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There's still hope for the daydream believer

Regularly the words would rip through my small body like a knife: "Daydreaming again, Anne Johnstone!

Sit up and pay attention!" It was the shrill voice of my primary school tormentor, Mrs Ashton. Looking back across half a century, I think I spent most of my first decade with my head stuck in the clouds. It felt like a sensible place to be for a shy, bespectacled, buck-teethed dyslexic with skinny plaits but to my tyrannical teacher this silent soliloquising was merely confirmation of inherent laziness.

All this came to mind yesterday in a so-called idle moment, on hearing that two academics were busy telling the annual conference of the British Psychological Society that boredom makes us more creative. Why? Because it gives us time to daydream. Their two studies suggest boredom gives the mind a chance to wander in a way that enhances bursts of creativity.

Others have come to similar conclusions. So, while Freud dismissed daydreaming as "infantile" and merely a way of coping with boredom, more recently psychologists have discovered it is a vital cognitive tool, enabling the brain to relax and refresh itself and to hypothesise different possibilities. It's been described as "eavesdropping on the unconscious".

Meanwhile, neuroscience shows that despite the "vacant" facial expressions of daydreamers, several parts of the brain remain fully engaged.

So what is daydreaming? In 1927 Virginia Woolf came up with a delightful depiction in To the Lighthouse, when describing Lily Briscoe: "And as she lost consciousness of outer things ... her mind kept throwing up from its depths, scenes and names, and sayings, and memories and ideas, like a fountain spurting."

Surely she would have loved the splendid Scots word "dwam", which featured as The Herald's Scots Word of the Week last September where its definitions included swoon, trance and pleasant daydream. Another authority, Betty Kirkpatrick, a former editor of Chambers Dictionary, translates "in a dwam" as "staring into space" or "lost in thought" and notes there is no exact English equivalent.

In a culture increasingly obsessed with efficiency and the micro-management of time, when our streets are thronging with pedestrians chattering on mobiles or peering at tiny screens, are such mental meanderings under threat?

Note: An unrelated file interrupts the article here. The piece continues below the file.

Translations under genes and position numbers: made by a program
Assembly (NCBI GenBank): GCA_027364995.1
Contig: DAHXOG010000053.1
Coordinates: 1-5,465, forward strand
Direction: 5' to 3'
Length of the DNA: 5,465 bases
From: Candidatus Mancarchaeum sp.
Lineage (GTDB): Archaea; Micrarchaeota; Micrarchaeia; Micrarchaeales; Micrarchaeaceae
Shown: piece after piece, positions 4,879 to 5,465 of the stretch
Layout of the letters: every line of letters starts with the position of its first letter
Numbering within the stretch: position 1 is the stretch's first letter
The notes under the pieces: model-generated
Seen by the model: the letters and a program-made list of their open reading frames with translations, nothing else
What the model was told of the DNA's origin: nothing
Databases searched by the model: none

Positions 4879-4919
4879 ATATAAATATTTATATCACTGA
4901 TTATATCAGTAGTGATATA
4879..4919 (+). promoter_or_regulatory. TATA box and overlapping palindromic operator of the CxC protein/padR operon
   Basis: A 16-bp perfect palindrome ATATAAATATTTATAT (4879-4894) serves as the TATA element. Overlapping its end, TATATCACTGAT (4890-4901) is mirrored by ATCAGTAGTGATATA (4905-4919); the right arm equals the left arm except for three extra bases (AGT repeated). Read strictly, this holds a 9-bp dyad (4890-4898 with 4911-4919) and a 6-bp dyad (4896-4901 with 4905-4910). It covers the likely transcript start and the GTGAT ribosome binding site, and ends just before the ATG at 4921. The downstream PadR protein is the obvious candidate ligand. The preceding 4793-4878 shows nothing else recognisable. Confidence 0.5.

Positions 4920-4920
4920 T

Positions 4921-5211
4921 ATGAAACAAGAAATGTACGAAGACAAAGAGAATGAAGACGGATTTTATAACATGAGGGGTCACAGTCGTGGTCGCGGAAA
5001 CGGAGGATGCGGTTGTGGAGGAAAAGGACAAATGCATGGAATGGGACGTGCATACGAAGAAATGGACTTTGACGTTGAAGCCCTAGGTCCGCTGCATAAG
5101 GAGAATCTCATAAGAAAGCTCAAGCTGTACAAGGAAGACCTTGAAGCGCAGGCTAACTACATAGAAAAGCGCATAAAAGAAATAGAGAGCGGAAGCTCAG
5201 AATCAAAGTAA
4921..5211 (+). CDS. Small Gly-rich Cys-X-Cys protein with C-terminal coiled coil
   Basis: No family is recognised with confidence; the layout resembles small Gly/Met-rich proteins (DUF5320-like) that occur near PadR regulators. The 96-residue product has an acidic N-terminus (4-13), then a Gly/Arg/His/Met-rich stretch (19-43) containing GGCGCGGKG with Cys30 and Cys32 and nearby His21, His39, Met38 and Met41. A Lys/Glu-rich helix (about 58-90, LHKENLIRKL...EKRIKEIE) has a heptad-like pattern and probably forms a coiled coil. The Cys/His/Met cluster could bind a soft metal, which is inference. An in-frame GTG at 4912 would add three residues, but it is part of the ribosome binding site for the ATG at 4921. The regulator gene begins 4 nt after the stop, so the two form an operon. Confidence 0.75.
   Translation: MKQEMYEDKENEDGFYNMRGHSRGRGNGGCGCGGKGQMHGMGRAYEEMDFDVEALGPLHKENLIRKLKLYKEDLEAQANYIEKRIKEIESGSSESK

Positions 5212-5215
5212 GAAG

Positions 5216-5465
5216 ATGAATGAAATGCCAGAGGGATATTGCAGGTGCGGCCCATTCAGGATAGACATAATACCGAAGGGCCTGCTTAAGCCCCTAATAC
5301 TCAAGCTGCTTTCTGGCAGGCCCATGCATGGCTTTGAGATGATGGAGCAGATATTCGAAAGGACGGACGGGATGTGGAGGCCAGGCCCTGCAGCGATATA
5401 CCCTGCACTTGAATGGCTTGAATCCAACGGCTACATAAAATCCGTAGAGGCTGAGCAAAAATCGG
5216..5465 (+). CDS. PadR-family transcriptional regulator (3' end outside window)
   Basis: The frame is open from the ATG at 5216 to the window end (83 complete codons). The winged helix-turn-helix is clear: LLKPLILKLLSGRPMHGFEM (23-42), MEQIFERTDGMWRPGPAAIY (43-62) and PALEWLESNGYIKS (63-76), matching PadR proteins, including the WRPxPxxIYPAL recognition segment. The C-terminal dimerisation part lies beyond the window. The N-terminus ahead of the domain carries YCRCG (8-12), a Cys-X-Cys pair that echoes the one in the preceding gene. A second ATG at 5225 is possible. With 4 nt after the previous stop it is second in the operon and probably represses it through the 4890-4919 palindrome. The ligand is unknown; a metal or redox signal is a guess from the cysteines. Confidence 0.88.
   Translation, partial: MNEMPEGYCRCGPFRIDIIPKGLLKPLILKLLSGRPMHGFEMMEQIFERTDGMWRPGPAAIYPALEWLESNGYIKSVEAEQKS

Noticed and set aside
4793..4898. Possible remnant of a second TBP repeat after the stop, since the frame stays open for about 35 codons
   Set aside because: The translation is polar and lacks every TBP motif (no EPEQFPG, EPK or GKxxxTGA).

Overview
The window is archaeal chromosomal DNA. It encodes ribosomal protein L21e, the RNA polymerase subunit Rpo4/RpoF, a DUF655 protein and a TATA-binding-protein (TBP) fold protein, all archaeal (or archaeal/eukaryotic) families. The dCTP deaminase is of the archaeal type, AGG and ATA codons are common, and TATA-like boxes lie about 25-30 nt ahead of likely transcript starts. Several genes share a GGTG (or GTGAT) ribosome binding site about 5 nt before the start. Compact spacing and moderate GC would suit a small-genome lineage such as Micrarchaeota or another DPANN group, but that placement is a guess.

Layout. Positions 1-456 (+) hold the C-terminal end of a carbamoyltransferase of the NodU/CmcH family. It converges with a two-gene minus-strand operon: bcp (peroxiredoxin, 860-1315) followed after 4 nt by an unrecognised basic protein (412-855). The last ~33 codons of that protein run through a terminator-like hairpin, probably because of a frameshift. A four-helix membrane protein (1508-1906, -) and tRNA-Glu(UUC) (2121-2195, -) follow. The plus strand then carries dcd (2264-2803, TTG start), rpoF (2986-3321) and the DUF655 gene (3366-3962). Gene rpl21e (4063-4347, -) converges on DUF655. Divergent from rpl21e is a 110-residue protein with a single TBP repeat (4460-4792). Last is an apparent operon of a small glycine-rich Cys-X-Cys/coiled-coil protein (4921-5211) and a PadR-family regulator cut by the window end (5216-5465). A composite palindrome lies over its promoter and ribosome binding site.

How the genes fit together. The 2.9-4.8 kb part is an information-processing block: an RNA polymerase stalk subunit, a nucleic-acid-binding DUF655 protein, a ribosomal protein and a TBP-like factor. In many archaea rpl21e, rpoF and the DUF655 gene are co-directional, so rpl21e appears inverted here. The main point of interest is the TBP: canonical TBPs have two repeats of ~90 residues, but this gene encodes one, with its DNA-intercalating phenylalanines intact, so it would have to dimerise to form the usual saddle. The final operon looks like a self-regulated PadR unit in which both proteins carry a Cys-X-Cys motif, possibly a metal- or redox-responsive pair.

Last week a survey revealed we Brits spend an average of nine hours a day glued to screens. That's equivalent to 132 days a year or 37.5 years over an 80-year lifespan. Are we eclipsing vital dwam time as we rush from our workstations to checking our smart phones as we commute home to slump in front of the telly or prattle on social networking sites?

It's going to get worse, according to one consumer trends website. Our 18 to 24-year-olds already exchange an average 109 messages every day. Among predictions for 2013 is "mobile moments or lifestyle hyper-tasking".

"Consumers will look to their mobile devices to maximize absolutely every moment," it rejoices, adding: "Hectic urban lifestyles mean no amount of micro time will be too fleeting or activity too absorbing to cram in more content connection, consumption or simply more fun."

How depressing. If our kids are seamlessly moving from one screen-based activity to another, what will happen to all those little reveries we once used to incubate all those ideas milling around in our stream of consciousness?

Today I look back on my daydreaming in the back of Mrs Ashton's class as a form of deep relaxation or self-hypnosis that rendered bearable what seemed a rather bleak and unpromising life. It was a blessing in disguise that enabled me to switch off from all my day-to-day worries.

I hope my own children find time in their non-stop lives to dwam a little. In the words of an anonymous poem called Dare to Daydream that I stumbled on yesterday: "Choose a wish, find a dream, pick a lucky star. Let your hopes and spirits soar, high and free and far."

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